Discuss what they can share – teach your child to think before they share online and the consequence of doing this over the mobile phone, such as sharing their location.
Discuss and monitor costs – phones can be expensive. As well as bills, costs can be run up through downloading apps, mu-sic or leaving data-roaming on abroad. Your child should be made aware of the financial responsibility that comes with owning a phone. There are different ways to manage costs, such having a contract or pay-as-you-go deals; make sure you discuss this in the shop.
Keep their mobile number private – young people need to understand that their phone number should only be given to people they know and trust; make sure that if they are concerned, they ask you first.
Be prepared in case the phone is lost or stolen – know who to contact to get the SIM card blocked. Every phone has a unique ‘IMEI’ number; make sure you write this down so if the phone is stolen, the police can identify the phone if they find it. You can get this by dialling *#06#.
My Child's Mobile Phone
More and more young people in primary schools own a mobile phone. The devices them-selves are becoming ever more powerful and many offer the same functions you might have on a computer. Many mobile phones can now:
Access the internet – this is no different to accessing the internet through a computer. Young people can go on any site that you can find online, including sites like Facebook, YouTube and also potentially age inappropriate sites.
Take and share photos and videos – most phones have a fully functioning camera. Young people can take images and videos and these can be shared quickly, easily and for free through text message, email or uploading to the internet.
Chat with instant messaging, video and text – young people can take part in private chats with people through their mobile phone.
Share your location – through GPS, many phones can now identify their user’s location in real time. This can then be shared on social networking sites and through other sites and applications.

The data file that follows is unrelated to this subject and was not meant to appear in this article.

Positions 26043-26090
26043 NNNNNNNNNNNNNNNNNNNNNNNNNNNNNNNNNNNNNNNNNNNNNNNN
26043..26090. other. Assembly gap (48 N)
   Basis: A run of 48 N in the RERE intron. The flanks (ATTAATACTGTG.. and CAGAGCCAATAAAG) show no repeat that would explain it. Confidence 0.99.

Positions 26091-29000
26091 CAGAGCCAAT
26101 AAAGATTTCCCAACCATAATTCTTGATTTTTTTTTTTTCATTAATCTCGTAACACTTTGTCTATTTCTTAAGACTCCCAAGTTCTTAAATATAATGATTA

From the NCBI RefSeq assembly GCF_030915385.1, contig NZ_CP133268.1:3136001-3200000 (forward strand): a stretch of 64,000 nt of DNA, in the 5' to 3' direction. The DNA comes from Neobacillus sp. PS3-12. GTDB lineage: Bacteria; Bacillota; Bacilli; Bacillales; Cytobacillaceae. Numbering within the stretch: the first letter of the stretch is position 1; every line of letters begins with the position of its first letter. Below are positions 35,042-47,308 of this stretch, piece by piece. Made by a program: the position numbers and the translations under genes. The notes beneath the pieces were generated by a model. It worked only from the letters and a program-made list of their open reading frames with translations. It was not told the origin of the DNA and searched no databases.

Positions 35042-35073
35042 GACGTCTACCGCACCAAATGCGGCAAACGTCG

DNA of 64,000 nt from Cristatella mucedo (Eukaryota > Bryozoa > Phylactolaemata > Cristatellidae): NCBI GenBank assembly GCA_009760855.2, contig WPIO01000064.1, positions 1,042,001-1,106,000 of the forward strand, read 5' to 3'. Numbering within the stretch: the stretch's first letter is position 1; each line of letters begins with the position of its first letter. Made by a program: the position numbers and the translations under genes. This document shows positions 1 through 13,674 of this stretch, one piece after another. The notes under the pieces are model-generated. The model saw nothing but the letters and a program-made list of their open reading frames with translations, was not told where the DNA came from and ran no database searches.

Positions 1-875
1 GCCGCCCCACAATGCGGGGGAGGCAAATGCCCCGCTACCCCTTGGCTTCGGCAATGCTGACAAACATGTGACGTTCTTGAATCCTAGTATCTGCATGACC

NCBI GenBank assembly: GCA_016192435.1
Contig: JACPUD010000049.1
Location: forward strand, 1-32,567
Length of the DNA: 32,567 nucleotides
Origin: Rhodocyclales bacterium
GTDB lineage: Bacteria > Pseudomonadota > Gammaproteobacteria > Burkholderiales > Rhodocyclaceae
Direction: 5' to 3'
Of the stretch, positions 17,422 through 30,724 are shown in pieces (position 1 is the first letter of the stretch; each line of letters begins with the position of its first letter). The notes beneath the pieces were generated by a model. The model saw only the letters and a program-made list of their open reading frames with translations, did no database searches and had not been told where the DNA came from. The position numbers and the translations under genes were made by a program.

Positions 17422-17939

Play games – young people can use their mo-bile to play games and download new ones, sometimes these can come at a cost.
Add and buy ‘apps’ – apps are programs that you can add to your phone that enable you to do a wide range of things, from playing simple games to finding up-to-date train times. Some of these apps have a cost.
With all of these functions available, talking to people is now only a small part of what mobile phones are used for. It can be difficult to keep tabs of what your child is up to on a mobile phone.
How can I help my child use their mobile phone?
Parental settings – some mobile phone service providers allow you to set certain controls over your child’s phone. This can include blocking access to certain sites and monitoring your child’s activities. When buying a mobile, speak to the sales representative to find out more about what services they offer. You can find out more about what controls are available by looking at ‘parents’ sections online; here are a few to get you started:
Orange - http://www1.orange.co.uk/safety/
Loopholes – even if you have set controls, your child may be accessing the internet through other sources. Many phones can access the internet through Wifi, which could be available on your street and picked up for free. Accessing someone else’s Wifi may mean that your safety settings no longer apply.
Understand what your child’s phone can do – all phones are different and you need to know what they are capable of so you can manage the risks.
Set a pin code on your child’s phone – setting a pin code is like a password. With-out a password, others may use your child’s phone. This could enable them to access personal information, online accounts or run up expensive bills.
Set boundaries and monitor usage – this doesn’t mean spying on your child! You can set rules with them about where it is used and how long for. For example, if you don’t want your child to use their mobile at night, why not only charge it overnight in the living room?